EGU2020-2626, updated on 10 Jan 2024
EGU General Assembly 2020
© Author(s) 2024. This work is distributed under
the Creative Commons Attribution 4.0 License.

The source scaling of swarm-genic slow slip events

Luigi Passarelli1, Eleonora Rivalta2, Paul Antony Selvadurai3, and Sigurjón Jónsson1
Luigi Passarelli et al.
  • 1King Abdullah University of Science and Technology (KAUST), Physical Sciences and Engineering Division (PSE), Thuwal, 23955-6900, Saudi Arabia
  • 2GFZ German Research Centre for Geosciences, Telegrafenberg, 14473 Potsdam, Germany
  • 3Swiss Seismological Service, ETH Zürich, Zürich, Switzerland

Slow slip events (SSEs) are slow fault ruptures that do not excite detectable seismic waves although they are often accompanied by some forms of seismic strain release, e.g., clusters of low- and very-low frequency earthquakes, and/or episodic or continuous non-volcanic tremor (i.e. tremor-genic SSEs) and earthquake swarms (swarm-genic SSEs). At subduction zones, increasing evidence indicates that aseismic slip and seismic strain release in the form of non-volcanic tremor represent the evolution of slow fracturing. In addition, aseismic slip rate modulates the release of seismic slip during tremor-genic SSEs. No general agreement has been reached, however, on whether source duration-moment scaling of SSEs is linear or follows that of ordinary earthquakes (cubic). To date, investigations on the source scaling has been based on global compilations of tremor-genic SSEs while no studies have looked into the source scaling of swarm-genic SSEs.

We present the first compilation of source parameters of swarm-genic slow slip events occurring in subduction zones as well as in extensional, transform and volcanic environments. We find for swarm-genic SSEs a power-law scaling of aseismic to seismic moment release during episodes of slow slip that is independent of the tectonic setting. The earthquake productivity, i.e., the ratio of seismic to aseismic moment released, of shallow SSEs is on average higher than that of deeper ones and scales inversely with rupture velocity. The inferred source scaling indicates a strong interplay between the evolution of aseismic slip and the associated seismic response of the host medium and that swarm-genic SSEs and tremor-genic SSEs arise from similar fracturing mechanisms. Depth dependent rheological conditions modulated by fluid pore pressure, temperature and density of asperities appear to be the main controls on the scaling. Large SSEs have systematically high earthquake productivity suggesting static stress transfer as an additional factor in triggering swarms of ordinary earthquakes. Our data suggest that during the slow slip evolution the proportion of seismic strain release is always smaller than the aseismic part although transient changes in stress and fault rheology imparted by swarm-genic SSEs can lead to delayed triggering of major and devastating earthquakes like in the Tohoku, Iquique and L’Aquila cases. The evidence of source scaling reported here will help constraining theoretical models of SSEs rupture propagation and seismic hazard assessments that should take into account the new scaling between aseismic and seismic moment release.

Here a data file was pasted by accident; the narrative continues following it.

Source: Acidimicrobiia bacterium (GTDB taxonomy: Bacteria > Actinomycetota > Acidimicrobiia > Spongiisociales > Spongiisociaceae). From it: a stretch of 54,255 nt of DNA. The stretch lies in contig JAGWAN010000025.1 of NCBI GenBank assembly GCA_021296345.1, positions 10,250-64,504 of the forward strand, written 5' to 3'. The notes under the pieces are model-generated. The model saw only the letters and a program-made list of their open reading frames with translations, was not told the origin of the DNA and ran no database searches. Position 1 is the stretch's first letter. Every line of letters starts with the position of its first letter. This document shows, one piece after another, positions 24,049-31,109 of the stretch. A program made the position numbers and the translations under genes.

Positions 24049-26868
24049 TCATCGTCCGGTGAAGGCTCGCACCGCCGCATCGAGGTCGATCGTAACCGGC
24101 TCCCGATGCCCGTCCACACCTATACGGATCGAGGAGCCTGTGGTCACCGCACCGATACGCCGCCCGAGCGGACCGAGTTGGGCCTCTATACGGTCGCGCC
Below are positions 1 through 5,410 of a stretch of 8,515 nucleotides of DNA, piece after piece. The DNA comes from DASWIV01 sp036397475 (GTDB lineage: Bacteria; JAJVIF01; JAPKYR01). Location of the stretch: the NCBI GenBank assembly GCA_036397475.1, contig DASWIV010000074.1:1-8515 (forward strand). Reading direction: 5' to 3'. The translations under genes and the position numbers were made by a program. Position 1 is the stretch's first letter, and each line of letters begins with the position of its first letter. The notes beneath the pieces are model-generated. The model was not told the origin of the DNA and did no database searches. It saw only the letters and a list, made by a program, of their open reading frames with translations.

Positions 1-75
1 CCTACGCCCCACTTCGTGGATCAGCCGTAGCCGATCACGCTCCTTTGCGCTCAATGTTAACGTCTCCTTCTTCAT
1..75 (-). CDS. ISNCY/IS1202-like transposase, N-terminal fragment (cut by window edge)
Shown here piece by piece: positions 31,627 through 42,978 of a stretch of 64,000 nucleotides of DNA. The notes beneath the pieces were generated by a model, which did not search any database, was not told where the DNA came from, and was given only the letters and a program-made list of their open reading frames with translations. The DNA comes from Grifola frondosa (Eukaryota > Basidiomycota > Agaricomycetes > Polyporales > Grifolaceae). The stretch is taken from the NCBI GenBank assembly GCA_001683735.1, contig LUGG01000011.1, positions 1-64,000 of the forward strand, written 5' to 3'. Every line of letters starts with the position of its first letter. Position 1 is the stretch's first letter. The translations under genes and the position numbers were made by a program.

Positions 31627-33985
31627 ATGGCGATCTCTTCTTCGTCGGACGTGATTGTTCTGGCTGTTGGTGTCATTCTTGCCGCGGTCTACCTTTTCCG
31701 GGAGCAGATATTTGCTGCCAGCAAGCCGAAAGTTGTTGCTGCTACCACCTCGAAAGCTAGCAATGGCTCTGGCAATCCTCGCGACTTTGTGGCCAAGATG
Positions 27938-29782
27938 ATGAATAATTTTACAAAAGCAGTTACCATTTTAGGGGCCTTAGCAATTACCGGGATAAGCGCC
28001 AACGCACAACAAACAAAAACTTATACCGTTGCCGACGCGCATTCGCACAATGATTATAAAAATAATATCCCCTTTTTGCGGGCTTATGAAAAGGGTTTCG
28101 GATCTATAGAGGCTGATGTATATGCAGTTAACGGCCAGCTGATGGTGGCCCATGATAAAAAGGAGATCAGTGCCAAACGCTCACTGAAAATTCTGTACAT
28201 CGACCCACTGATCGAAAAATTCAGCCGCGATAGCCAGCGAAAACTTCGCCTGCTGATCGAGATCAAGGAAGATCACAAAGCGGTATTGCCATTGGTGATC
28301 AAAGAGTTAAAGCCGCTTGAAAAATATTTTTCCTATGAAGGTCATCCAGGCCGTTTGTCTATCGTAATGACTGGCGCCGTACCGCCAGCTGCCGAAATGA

How to cite: Passarelli, L., Rivalta, E., Selvadurai, P. A., and Jónsson, S.: The source scaling of swarm-genic slow slip events, EGU General Assembly 2020, Online, 4–8 May 2020, EGU2020-2626,, 2020.


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